Mending Your Relationship with Food

I’ve struggled with my relationship with food for years now.

In my early years of high school, I remember being concerned with how much and what I ate, and how it would affect my image. But my relationship with food didn’t begin to control my life until my first year of college.

My first semester was one that I will never forget. It is filled with positive memories and times that I will forever cherish. But it wasn’t until winter break when I realized how the food I was eating began to impact my body.

I remember looking at a picture that me and my brother had taken at a Christmas party. It was then that I realized how much weight I’d gained from all the processed food I had been eating  at college. Since then, I became hyper-fixated on my appearance and began scrutinizing everything that I put in my body.

I also thought about food constantly. At breakfast, I was thinking about lunch, and at lunch I was thinking about dinner. I finally decided I needed to change my habits because this was an impossible way to live.

Here are a few ways that have allowed me to experience freedom from food.

1. Let go of the diet mentality.

When I first started to become fixated on my food choices, I quickly entered the binge and restrict cycle. I would tell myself that I could only consume certain foods and that I had to limit my calorie intake.

This would lead to binge eating with any junk food I could find. I would then feel extremely guilty and tell myself that I would eat better tomorrow, But that only led to restricting again and thus creating a never ending toxic cycle with my eating habits.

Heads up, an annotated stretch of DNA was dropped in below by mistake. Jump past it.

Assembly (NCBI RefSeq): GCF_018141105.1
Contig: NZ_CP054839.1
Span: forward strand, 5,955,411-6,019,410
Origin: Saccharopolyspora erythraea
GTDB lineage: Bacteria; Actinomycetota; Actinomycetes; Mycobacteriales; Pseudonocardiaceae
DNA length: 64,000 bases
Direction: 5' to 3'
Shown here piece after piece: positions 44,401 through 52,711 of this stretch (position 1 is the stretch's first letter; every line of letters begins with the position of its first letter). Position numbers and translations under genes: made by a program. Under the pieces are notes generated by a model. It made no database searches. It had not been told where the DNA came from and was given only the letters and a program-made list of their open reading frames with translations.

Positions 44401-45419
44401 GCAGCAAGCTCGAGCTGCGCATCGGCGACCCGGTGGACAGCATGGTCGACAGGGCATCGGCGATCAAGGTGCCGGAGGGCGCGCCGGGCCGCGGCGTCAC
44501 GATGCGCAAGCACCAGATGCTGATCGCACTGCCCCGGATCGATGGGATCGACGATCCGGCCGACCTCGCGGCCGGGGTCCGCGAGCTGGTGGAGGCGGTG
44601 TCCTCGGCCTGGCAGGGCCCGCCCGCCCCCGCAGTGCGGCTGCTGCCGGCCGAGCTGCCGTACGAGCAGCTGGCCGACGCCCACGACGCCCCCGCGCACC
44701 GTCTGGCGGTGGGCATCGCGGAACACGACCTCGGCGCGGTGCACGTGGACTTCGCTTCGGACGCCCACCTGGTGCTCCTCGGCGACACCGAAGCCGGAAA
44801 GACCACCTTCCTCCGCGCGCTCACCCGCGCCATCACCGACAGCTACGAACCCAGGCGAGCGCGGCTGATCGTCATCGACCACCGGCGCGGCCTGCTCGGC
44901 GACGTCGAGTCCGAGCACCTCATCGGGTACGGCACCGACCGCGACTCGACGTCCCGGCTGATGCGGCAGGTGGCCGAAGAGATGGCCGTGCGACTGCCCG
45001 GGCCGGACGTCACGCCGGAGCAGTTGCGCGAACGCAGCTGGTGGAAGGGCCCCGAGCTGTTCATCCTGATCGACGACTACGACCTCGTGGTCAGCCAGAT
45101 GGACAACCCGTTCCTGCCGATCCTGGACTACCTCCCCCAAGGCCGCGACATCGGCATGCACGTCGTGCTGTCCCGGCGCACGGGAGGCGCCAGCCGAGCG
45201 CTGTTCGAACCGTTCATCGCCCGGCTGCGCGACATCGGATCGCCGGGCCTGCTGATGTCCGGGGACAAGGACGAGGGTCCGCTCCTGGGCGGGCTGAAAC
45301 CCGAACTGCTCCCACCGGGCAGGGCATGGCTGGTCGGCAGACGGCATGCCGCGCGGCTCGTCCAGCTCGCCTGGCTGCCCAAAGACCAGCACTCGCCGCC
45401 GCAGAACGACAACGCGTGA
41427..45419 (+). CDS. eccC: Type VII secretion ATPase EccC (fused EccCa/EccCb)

When I finally started to detach my worth from what I ate and how I looked, I was able to see more clearly what my body was actually benefiting from. I let go of the idea that 2000 calories a day was bad and would somehow have an effect on my worth or how others saw me.

2. Practice intuitive eating.

During this time, I was so concerned about losing weight and looking better that I was willing to try anything. In my second semester of college, I decided to try intermittent fasting.

Intermittent fasting is a mealtime schedule in which someone only eats during a certain window of time, sometimes as little as four hours. I had read that people that practiced fasting shed weight incredibly quickly and I decided I had to try it.

Ultimately, I was almost always tired and by the time I allowed myself to eat, I was starving and wanted to eat anything in sight. This practice put a strain on my mental and physical health, not to mention that I didn’t lose any weight.

When I began to practice intuitive eating, which is the practice of listening to what your body needs and wants, I felt much less restricted when it came to food. I was able to connect with my body and found that I didn’t crave sugary or high calorie foods as much as I thought I would.

3. Don’t compare your needs with other people’s needs.

Throughout this time in my life, I constantly compared what or how much I was eating to my friends or family members. I would think that I was failing if I had more on my plate than my sister or if I wanted an extra piece of cake.

What I neglected to realize was that there are so many factors that go into how many calories a person needs or what kind of foods make them feel good. For instance, I’m several inches taller than my sister and my friends. Therefore, the amount of calories that I will need to feel energized compared to them is bound to be different.

When people are more active, they need more calories to energize themselves and provide the proper nutrition so that their body can heal. Once I began to recognize that what others eat is not an indicator of what my body needs or may want, I was able to begin to stop comparing myself in many ways.

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Changing my relationship with food is something that I still have to work at every day. It is often easier said than done to listen to your body and its needs.

While this article is not meant to substitute for medical advice, there are ways you can try on your own to start your journey to mend your relationship with food.

If you feel out of control with your relationship with food, seek help from your primary care physician or a dietitian.

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